In spring 1939, as the prospect of war loomed, a joint Greek-American archaeological expedition began excavation on the hill of Epano Englianos, high above the modern town of Pylos in southwest Greece. Almost immediately more than 600 tablets bearing inscriptions in Linear B script were uncovered, as well as stone walls, fragments of frescoes, and stucco floors. The discoveries were kept secret during the war years and it was only in 1952 that the project could return to uncover, over 15 seasons, the Mycenaean building now know as the Palace of Nestor. This beautifully illustrated color guide surveys the buildings and objects discovered and reconstructs life in the citadel and its associated tombs. It also describes the surrounding landscape, using evidence uncovered by the Pylos Regional Archaeology Project which surveyed the wider area around the palace between 1992 and 1995.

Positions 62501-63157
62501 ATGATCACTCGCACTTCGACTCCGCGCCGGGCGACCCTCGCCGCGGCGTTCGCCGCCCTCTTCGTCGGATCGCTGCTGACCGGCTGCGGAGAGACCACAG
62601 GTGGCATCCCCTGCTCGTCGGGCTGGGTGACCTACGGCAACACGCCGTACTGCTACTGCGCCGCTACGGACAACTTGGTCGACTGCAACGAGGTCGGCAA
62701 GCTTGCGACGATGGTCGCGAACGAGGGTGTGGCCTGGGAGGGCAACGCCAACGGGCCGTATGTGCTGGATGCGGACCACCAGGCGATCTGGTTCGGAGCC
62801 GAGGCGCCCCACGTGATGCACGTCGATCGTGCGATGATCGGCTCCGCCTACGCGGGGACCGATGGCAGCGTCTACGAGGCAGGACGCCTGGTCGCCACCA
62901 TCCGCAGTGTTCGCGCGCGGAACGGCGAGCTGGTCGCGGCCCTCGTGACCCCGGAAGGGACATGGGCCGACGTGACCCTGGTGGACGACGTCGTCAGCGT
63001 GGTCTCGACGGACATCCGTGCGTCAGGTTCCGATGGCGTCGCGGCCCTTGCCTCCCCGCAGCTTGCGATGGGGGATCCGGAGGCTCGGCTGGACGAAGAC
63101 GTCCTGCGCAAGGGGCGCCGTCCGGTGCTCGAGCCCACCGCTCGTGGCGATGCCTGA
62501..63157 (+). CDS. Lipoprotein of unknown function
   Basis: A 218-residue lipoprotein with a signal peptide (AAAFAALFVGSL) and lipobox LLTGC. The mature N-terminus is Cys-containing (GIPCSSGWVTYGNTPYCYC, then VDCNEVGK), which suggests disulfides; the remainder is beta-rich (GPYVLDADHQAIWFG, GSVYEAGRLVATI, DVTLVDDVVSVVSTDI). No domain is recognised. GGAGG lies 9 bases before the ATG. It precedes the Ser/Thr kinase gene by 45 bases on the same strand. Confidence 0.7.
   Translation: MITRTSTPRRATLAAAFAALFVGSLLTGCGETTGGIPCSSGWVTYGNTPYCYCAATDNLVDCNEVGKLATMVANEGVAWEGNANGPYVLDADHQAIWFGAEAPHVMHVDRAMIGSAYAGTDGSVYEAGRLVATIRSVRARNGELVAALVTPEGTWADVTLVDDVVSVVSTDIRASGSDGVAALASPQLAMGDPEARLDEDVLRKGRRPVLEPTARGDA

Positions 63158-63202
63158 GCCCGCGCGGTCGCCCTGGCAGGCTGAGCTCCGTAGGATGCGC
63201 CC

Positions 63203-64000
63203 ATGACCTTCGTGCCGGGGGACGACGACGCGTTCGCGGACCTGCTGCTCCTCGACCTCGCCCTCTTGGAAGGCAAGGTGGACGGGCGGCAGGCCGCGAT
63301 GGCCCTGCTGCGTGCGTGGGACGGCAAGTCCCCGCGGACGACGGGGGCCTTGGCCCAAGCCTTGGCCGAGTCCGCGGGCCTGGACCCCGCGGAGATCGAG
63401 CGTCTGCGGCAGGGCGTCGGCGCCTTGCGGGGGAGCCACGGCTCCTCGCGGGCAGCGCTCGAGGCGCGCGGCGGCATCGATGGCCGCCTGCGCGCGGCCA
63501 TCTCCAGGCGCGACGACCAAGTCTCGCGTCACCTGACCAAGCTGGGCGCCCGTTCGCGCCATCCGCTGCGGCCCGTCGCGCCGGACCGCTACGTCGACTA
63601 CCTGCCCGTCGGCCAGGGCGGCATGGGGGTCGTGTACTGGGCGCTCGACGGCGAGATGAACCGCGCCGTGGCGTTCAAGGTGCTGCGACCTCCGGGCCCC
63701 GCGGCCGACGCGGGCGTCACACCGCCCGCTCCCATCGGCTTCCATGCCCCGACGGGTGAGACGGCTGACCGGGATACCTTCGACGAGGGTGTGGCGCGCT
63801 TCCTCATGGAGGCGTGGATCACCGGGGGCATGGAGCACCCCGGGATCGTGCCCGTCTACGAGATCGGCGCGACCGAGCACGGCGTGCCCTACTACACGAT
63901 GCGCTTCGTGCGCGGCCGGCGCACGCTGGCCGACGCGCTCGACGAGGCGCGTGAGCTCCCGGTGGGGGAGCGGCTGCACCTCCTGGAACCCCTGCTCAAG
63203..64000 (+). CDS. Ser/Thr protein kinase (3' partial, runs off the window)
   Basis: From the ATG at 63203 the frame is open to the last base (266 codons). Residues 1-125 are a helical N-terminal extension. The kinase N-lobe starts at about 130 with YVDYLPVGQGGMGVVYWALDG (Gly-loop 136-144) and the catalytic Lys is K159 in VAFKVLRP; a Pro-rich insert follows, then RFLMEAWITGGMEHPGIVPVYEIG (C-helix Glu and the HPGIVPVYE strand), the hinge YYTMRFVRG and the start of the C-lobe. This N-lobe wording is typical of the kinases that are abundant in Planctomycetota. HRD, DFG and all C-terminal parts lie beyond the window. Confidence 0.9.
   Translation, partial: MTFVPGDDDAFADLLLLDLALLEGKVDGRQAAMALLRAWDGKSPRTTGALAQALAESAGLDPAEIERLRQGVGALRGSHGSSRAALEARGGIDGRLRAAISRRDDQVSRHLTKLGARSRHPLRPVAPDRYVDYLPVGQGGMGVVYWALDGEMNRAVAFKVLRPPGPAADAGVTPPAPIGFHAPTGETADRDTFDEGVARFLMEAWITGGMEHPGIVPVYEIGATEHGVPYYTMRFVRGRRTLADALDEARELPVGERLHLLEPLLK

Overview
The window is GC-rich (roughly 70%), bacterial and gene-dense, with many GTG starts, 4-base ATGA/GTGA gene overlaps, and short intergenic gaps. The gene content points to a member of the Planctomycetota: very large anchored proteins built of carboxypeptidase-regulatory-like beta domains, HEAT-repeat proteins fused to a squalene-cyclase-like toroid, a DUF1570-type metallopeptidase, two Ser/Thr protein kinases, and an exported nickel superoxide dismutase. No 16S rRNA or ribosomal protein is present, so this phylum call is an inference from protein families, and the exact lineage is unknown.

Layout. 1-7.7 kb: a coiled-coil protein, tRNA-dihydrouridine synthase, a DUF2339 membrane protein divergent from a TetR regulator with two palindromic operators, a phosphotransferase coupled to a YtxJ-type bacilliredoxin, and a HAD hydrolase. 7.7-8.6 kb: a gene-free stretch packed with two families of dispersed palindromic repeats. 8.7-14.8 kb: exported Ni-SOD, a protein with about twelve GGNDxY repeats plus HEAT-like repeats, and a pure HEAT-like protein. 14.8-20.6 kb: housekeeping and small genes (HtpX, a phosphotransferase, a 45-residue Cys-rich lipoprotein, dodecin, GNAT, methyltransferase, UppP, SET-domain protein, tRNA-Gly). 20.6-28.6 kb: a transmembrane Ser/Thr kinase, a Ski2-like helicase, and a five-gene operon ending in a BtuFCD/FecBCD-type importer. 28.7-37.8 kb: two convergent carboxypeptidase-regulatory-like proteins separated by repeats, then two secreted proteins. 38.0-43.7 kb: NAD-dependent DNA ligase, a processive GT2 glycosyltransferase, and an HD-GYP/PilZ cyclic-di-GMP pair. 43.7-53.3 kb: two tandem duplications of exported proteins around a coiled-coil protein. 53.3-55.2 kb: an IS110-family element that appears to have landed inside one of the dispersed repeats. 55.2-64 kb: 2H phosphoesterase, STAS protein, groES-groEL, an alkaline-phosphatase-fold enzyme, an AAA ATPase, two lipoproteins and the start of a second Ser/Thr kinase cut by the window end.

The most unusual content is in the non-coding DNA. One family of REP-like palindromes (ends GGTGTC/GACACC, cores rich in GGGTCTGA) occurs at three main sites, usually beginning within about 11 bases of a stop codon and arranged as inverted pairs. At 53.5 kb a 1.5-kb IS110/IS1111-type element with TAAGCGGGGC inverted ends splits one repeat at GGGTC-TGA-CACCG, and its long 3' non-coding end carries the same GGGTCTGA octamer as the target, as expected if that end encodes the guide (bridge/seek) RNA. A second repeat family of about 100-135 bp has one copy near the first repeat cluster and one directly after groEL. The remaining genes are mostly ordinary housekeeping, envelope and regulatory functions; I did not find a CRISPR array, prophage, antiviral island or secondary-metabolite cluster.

Grants & Sponsorships
Many thanks to the organisations who are kindly helping us through grants or sponsorships:
We have active partnerships to pursue common goals with the following organisations: